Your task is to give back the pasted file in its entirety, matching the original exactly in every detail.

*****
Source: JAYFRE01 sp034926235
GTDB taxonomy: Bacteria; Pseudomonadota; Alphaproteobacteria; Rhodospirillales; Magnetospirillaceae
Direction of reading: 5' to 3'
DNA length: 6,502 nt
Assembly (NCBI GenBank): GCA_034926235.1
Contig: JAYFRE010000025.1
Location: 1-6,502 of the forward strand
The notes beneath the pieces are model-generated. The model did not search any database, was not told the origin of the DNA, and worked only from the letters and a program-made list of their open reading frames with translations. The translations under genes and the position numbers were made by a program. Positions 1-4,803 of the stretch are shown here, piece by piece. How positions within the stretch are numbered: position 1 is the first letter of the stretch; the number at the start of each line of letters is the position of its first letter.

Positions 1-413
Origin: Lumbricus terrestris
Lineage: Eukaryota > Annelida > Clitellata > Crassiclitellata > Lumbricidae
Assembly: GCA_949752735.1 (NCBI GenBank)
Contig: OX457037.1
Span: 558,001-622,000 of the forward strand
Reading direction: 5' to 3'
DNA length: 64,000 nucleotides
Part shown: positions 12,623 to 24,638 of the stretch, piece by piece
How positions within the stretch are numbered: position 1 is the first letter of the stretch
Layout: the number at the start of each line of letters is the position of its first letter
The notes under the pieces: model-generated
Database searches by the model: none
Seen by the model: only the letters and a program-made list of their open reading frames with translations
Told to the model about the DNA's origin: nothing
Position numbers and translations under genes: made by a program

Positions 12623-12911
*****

Source: JAYFRE01 sp034926235
GTDB taxonomy: Bacteria; Pseudomonadota; Alphaproteobacteria; Rhodospirillales; Magnetospirillaceae
Direction of reading: 5' to 3'
DNA length: 6,502 nt
Assembly (NCBI GenBank): GCA_034926235.1
Contig: JAYFRE010000025.1
Location: 1-6,502 of the forward strand
The notes beneath the pieces are model-generated. The model did not search any database, was not told the origin of the DNA, and worked only from the letters and a program-made list of their open reading frames with translations. The translations under genes and the position numbers were made by a program. Positions 1-4,803 of the stretch are shown here, piece by piece. How positions within the stretch are numbered: position 1 is the first letter of the stretch; the number at the start of each line of letters is the position of its first letter.

Positions 1-413
Origin: Lumbricus terrestris
Lineage: Eukaryota > Annelida > Clitellata > Crassiclitellata > Lumbricidae
Assembly: GCA_949752735.1 (NCBI GenBank)
Contig: OX457037.1
Span: 558,001-622,000 of the forward strand
Reading direction: 5' to 3'
DNA length: 64,000 nucleotides
Part shown: positions 12,623 to 24,638 of the stretch, piece by piece
How positions within the stretch are numbered: position 1 is the first letter of the stretch
Layout: the number at the start of each line of letters is the position of its first letter
The notes under the pieces: model-generated
Database searches by the model: none
Seen by the model: only the letters and a program-made list of their open reading frames with translations
Told to the model about the DNA's origin: nothing
Position numbers and translations under genes: made by a program

Positions 12623-12911